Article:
Saturday, October 15th, 2011, marked the last sampling day of the season for our volunteer water quality monitors and, more importantly, the completion of the 20th year that our Citizen Stewards have been collecting data for Friends of Casco Bay.
Peter Milholland, who has been the Citizen Stewards Coordinator for over 16 years, says most Citizen Stewards stay for five years or longer; some have been sampling for nearly two decades. “While we have some retirees, most of our volunteers work full-time in a variety of careers. Most are not professionally-trained scientists. Whatever their background, they are all drawn by their personal connection to the Bay to devote their ‘free’ time to monitoring its health. That sustained volunteer involvement has strengthened the credibility of our long-term data set.”
Why is 20 years of data noteworthy? “Because it is long enough to show a trend,” says Research Associate Mike Doan. He has analyzed what two decades of water quality data tells us about the health of Casco Bay. “Water quality in Casco Bay is generally good, and the long-term trends in dissolved oxygen concentrations are encouraging. Dissolved oxygen, of course, is necessary to sustain marine life. Oxygen levels of the surface water have slightly but significantly increased at all but one of our water column profile sites.
“At the shoreside sites, which our volunteers monitor, the average water temperature has increased by 0.1o C over 20 years. Down through the water column, at the deeper-water sites that our staff members sample by boat, we’ve seen a smaller increase in water temperature. More worrisome, though, is that these sites show a significant decrease in pH, which means that Casco Bay is more acidic than it was 20 years ago. These are troubling trends that we are watching intently as we continue to collect data.”
Time discovers truth. — Seneca, Roman philosopher
Long-term monitoring enables researchers to recognize subtle changes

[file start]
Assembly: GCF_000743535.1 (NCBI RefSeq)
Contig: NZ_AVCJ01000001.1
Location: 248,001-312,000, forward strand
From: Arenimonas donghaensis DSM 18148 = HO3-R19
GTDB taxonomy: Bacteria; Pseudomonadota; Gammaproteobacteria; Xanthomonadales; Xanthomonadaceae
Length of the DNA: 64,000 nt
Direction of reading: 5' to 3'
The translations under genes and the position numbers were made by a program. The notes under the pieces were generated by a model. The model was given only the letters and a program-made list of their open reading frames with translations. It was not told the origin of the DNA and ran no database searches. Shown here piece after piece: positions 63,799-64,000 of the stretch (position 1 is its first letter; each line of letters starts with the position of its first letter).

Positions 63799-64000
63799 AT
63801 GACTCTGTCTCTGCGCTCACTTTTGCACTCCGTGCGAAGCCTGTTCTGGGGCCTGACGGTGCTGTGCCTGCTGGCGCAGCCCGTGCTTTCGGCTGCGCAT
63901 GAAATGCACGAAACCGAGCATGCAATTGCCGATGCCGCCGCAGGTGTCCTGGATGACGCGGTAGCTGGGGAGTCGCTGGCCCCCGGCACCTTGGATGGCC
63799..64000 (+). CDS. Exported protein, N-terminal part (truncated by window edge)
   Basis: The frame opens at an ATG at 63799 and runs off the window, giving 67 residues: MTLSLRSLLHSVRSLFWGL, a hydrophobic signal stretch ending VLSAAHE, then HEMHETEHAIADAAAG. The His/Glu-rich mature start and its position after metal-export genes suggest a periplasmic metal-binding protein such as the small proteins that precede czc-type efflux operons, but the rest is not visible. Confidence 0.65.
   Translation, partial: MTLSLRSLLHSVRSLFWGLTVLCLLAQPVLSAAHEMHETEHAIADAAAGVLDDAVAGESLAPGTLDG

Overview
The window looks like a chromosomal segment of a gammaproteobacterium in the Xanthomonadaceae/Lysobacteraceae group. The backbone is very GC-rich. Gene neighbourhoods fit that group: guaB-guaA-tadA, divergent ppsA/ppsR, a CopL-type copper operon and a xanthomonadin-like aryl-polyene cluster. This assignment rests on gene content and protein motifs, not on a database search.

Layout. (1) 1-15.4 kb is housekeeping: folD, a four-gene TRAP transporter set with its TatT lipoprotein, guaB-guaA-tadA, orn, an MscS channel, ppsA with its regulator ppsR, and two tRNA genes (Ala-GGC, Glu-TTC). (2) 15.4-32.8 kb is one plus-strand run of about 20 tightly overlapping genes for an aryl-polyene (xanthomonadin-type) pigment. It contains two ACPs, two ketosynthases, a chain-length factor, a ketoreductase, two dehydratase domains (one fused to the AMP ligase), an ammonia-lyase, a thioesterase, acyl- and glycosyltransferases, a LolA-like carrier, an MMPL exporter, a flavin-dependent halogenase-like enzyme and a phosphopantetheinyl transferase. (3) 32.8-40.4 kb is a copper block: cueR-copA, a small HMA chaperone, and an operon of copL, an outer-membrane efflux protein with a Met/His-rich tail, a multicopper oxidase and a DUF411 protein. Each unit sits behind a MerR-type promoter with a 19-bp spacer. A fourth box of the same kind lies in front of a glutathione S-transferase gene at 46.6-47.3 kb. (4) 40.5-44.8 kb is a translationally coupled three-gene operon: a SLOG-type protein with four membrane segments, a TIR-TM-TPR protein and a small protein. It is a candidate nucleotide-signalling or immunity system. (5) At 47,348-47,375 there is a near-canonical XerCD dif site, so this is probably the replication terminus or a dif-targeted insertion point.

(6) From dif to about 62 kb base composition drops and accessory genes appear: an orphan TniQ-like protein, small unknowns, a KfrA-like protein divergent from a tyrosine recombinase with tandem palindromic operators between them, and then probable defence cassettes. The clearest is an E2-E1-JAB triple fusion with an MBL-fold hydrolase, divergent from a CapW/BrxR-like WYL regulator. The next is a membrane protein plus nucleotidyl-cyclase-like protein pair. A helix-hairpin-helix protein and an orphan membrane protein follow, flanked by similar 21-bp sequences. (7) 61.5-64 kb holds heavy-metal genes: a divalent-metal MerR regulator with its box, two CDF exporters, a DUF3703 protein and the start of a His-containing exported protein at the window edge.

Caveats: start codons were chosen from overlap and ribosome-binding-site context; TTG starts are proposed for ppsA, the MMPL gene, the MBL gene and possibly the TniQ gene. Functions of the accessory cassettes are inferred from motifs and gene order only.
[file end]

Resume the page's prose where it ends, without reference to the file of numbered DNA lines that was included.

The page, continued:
over time. Continued monitoring is also needed to assess the impact of
actions taken to resolve a threat to the environment or to public health. The
National Science Foundation defines long term as “decades to a century.”
Studies like the ones below are still revealing new truths.
A study begun in 1975 links Adelie penguin populations to the expanse
of pack ice that builds up around Antarctica each winter. This is because
shrimp-like creatures called krill, the penguins’ principal prey, spend
their first winter tucked into crevices in the underside of the ice. Winter
temperatures on the Antarctic Peninsula have warmed by almost 6o C since
1950, more than five times the global average. Warmer temperatures = less
ice = less krill survival = fewer penguins. Researchers today count only
a quarter as many Adelie penguins on the western Antarctic Peninsula as
they did in 1975.
Photos don’t lie! Photographs of trophy fishes caught by Key West charter
boats from 1957 to recent times provide graphic evidence that these Florida
natives have gotten smaller, thanks to a half-century of overfishing and
habitat destruction. Today’s prize-winning groupers, snappers, and sharks
likely would have been thrown back in 1957!
In 1948, more than 5,200 adults in Massachusetts enrolled in the
Framingham Heart Study. Among other ground-breaking findings,
this study was the first to show how diet and cigarette smoking impact
incidences of heart disease and stroke. Still the longest-running study of
human health, it is now tracking the grandchildren of those first volunteers.